Ex-Scotland and Manchester United manager Tommy Docherty dies, aged 92

Tommy Docherty, centre, led Manchester United to FA Cup glory in 1977.

Former Manchester United and Scotland manager Tommy Docherty has died at the age of 92 following a long illness, his family have announced in a statement.

Docherty, who was known as ‘The Doc’, spent nine years as a player with Preston, and won 25 caps for Scotland.

He went on to manage 12 clubs – including Chelsea, Aston Villa and Derby – as well as a stint in charge of Scotland.

But he was best known for his five-year spell at Old Trafford, overseeing an FA Cup final win over Bob Paisley’s Liverpool in 1977.

Docherty died at home in the north-west on December 31.

A family spokesperson said in a statement released to the PA news agency: “Tommy passed away peacefully surrounded by his family at home.

“He was a much-loved husband, father and papa and will be terribly missed.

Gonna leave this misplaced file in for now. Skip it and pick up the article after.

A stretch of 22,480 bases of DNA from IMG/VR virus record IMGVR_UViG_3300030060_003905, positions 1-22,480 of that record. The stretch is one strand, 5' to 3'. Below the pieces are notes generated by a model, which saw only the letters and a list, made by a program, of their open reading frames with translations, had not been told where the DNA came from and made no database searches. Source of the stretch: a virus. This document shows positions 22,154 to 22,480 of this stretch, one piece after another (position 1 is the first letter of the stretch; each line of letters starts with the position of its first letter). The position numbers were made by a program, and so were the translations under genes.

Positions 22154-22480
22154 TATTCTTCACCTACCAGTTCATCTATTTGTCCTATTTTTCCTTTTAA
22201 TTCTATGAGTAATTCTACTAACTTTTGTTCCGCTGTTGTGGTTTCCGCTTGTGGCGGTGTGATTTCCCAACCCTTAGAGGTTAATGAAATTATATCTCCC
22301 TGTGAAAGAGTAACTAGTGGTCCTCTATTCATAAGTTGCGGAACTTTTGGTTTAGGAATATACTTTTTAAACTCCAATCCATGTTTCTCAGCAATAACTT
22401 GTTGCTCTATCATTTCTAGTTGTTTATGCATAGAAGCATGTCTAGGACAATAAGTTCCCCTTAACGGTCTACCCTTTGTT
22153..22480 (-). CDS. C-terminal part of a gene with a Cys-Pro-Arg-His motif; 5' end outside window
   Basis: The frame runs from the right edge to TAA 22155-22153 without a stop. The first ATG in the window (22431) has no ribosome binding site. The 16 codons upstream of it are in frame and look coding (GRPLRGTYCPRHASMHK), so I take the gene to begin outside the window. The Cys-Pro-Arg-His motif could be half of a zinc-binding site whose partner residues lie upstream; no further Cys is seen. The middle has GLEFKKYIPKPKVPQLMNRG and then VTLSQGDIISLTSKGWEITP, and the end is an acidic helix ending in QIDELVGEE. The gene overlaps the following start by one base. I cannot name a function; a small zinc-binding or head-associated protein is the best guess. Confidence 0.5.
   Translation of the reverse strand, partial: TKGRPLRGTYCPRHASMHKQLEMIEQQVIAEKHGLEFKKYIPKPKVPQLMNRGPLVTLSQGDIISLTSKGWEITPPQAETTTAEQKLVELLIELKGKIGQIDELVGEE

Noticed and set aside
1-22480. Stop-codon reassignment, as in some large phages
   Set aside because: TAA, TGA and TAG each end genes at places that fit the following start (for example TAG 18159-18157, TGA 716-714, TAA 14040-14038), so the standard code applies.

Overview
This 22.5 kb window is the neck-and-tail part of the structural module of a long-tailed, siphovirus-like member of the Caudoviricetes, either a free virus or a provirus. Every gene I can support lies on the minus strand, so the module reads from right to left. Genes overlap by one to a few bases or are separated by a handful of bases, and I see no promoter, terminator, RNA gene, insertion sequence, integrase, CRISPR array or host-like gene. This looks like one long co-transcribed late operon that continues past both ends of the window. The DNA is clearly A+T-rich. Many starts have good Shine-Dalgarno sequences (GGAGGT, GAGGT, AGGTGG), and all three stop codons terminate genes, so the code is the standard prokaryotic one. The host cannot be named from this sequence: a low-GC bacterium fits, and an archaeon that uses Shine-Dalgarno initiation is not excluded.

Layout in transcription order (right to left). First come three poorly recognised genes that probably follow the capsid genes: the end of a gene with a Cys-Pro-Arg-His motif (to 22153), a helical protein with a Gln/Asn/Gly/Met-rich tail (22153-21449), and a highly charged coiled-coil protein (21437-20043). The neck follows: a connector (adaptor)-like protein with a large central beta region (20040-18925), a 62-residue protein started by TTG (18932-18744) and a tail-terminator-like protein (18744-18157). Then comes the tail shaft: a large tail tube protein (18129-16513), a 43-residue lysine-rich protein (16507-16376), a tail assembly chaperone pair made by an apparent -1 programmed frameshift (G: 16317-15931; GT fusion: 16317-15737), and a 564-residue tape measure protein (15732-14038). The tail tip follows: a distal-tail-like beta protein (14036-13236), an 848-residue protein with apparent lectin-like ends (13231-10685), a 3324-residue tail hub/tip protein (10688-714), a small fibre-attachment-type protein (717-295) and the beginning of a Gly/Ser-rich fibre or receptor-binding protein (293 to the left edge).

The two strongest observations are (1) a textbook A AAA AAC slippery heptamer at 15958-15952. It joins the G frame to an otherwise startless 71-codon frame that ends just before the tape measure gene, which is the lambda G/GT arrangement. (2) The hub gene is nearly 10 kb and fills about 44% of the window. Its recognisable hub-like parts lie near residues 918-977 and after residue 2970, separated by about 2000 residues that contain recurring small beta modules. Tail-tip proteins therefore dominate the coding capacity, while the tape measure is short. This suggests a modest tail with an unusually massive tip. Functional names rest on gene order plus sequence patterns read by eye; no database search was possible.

“We ask that our privacy be respected at this time. There will be no further comment.”

Scottish Football Association president Rod Petrie said on the organisation’s website: “Football has lost a tremendous personality in Tommy Docherty. He was tenacious on the park and a great leader off it.

“Tommy was a regular in the Scotland side in the 1950s that qualified for two World Cups, and his record as Scotland manager was impressive, albeit cut short by his decision to take the Manchester United job.

“He was on record as saying that the biggest regret of his career was leaving his Scotland managerial role and looking at the results and performances he inspired, it is hard not to wonder what might have been had he remained.

“His charisma and love for the game shone even after he stopped managing and it was entirely fitting that Tommy should be inducted into the Scottish Football Hall of Fame for his lifelong service. Our thoughts are with his family and friends at this difficult time."